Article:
Petrified logs scattered about a vast pink-hued lunarlike landscape resemble a fairy-tale forest turned to stone at Petrified Forest National Park. The park's 218,533 acres, which include portions of the Painted Desert, are covered with petrified tree trunks whose wood cells were fossilized over centuries by brightly hued mineral deposits—silica, iron oxide, carbon, manganese, aluminum, copper, and lithium. The park holds plenty of other fossils; remnants of humans and their artifacts have been recovered at more than 500 sites in the park.
- Terrific timber Be mesmerized by the clusters of petrified (fossilized) wood. The trees look like they're made of colorful stone.
- Walls with words Don't scratch the surface, but see how others did. Ancestors of the Hopi, Zuni, and Navajo left their mark in petroglyphs cut, scratched, or carved into stone.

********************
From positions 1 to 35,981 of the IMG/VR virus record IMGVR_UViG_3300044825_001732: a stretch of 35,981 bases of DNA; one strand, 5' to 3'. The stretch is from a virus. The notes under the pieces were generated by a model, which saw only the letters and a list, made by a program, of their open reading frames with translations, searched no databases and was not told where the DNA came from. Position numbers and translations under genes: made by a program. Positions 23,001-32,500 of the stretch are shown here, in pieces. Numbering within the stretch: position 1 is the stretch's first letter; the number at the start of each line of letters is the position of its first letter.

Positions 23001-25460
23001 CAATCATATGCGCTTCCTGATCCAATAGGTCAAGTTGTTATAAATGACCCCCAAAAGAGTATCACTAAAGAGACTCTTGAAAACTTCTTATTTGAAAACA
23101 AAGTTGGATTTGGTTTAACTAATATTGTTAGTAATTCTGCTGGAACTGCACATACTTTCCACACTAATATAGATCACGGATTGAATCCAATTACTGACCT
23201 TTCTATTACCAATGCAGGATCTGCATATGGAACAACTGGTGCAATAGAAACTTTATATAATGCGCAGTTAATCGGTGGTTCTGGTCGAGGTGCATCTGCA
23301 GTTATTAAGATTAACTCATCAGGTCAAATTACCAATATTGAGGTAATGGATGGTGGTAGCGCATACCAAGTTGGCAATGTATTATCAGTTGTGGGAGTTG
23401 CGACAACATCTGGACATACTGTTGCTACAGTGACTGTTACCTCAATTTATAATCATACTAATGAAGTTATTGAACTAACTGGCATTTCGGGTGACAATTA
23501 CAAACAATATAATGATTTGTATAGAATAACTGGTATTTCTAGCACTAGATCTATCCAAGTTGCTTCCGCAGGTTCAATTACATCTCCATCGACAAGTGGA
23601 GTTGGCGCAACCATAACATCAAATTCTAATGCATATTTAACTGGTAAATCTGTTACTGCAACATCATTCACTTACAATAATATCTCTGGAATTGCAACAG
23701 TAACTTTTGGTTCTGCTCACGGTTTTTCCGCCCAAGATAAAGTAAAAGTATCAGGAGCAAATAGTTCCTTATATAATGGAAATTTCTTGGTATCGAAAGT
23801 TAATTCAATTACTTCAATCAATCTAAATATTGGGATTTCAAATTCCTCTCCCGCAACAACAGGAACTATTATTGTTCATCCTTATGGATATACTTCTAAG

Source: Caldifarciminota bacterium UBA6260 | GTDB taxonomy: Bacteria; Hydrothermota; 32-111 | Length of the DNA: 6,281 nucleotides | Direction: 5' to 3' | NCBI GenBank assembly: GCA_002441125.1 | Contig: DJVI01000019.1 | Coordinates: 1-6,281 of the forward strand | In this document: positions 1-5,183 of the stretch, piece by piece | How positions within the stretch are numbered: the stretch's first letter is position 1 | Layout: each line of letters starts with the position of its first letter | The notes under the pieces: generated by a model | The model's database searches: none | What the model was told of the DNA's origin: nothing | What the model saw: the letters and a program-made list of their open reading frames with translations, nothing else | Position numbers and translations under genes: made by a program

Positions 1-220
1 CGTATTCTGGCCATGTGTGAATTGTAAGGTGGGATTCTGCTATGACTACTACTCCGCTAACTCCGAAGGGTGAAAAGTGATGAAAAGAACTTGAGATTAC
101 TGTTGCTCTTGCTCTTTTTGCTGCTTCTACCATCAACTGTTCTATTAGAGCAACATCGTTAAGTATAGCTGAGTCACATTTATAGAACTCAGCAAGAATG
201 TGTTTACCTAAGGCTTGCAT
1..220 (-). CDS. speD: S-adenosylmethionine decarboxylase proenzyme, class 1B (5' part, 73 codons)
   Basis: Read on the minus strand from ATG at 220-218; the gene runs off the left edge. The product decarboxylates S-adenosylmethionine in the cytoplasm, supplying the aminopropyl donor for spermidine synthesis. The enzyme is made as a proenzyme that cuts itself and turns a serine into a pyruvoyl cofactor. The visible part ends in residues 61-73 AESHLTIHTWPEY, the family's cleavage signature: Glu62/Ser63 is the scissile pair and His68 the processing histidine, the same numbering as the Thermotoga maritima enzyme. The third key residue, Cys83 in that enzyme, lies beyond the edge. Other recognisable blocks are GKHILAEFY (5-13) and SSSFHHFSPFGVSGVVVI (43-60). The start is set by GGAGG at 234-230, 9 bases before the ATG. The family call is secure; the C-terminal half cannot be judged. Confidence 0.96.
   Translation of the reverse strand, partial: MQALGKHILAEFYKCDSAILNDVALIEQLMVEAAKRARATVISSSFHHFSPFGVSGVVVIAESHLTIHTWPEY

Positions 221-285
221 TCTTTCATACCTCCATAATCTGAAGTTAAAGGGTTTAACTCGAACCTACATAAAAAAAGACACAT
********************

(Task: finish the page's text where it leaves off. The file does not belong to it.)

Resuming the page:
- Route 66 kicks A section of the fabled road is preserved in the park, the only section of the highway protected in a national park.
- Triassic treasures Find an oasis of water in the desert, or at least evidence that it once existed. Clam fossils in the park indicate that waterways once prevailed where sand, stone, and trees now define the land.
- Corps creations The Painted Desert Inn, a National Historic Landmark, was modernized by the Civilian Conservation Corps (CCC) during the throes of the Great Depression. It is now a museum and bookstore.